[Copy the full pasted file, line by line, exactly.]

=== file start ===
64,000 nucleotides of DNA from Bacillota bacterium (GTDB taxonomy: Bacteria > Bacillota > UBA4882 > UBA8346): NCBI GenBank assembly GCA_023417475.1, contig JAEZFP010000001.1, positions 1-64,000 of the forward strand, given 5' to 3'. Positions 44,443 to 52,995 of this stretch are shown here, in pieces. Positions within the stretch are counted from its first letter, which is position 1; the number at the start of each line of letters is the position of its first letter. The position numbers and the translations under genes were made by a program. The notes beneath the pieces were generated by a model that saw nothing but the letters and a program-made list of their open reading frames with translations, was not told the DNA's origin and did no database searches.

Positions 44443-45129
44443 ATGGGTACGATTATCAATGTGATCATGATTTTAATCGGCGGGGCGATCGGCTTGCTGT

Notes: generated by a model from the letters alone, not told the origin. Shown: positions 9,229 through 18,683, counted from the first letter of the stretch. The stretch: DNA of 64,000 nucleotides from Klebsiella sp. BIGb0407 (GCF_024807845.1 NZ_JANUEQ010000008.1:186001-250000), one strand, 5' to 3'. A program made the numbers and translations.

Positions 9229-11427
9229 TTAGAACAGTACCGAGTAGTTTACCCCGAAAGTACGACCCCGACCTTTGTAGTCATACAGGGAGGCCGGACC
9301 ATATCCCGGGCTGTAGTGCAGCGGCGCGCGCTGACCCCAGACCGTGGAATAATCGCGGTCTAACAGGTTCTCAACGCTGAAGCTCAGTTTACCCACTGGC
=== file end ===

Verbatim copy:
64,000 nucleotides of DNA from Bacillota bacterium (GTDB taxonomy: Bacteria > Bacillota > UBA4882 > UBA8346): NCBI GenBank assembly GCA_023417475.1, contig JAEZFP010000001.1, positions 1-64,000 of the forward strand, given 5' to 3'. Positions 44,443 to 52,995 of this stretch are shown here, in pieces. Positions within the stretch are counted from its first letter, which is position 1; the number at the start of each line of letters is the position of its first letter. The position numbers and the translations under genes were made by a program. The notes beneath the pieces were generated by a model that saw nothing but the letters and a program-made list of their open reading frames with translations, was not told the DNA's origin and did no database searches.

Positions 44443-45129
44443 ATGGGTACGATTATCAATGTGATCATGATTTTAATCGGCGGGGCGATCGGCTTGCTGT

Notes: generated by a model from the letters alone, not told the origin. Shown: positions 9,229 through 18,683, counted from the first letter of the stretch. The stretch: DNA of 64,000 nucleotides from Klebsiella sp. BIGb0407 (GCF_024807845.1 NZ_JANUEQ010000008.1:186001-250000), one strand, 5' to 3'. A program made the numbers and translations.

Positions 9229-11427
9229 TTAGAACAGTACCGAGTAGTTTACCCCGAAAGTACGACCCCGACCTTTGTAGTCATACAGGGAGGCCGGACC
9301 ATATCCCGGGCTGTAGTGCAGCGGCGCGCGCTGACCCCAGACCGTGGAATAATCGCGGTCTAACAGGTTCTCAACGCTGAAGCTCAGTTTACCCACTGGC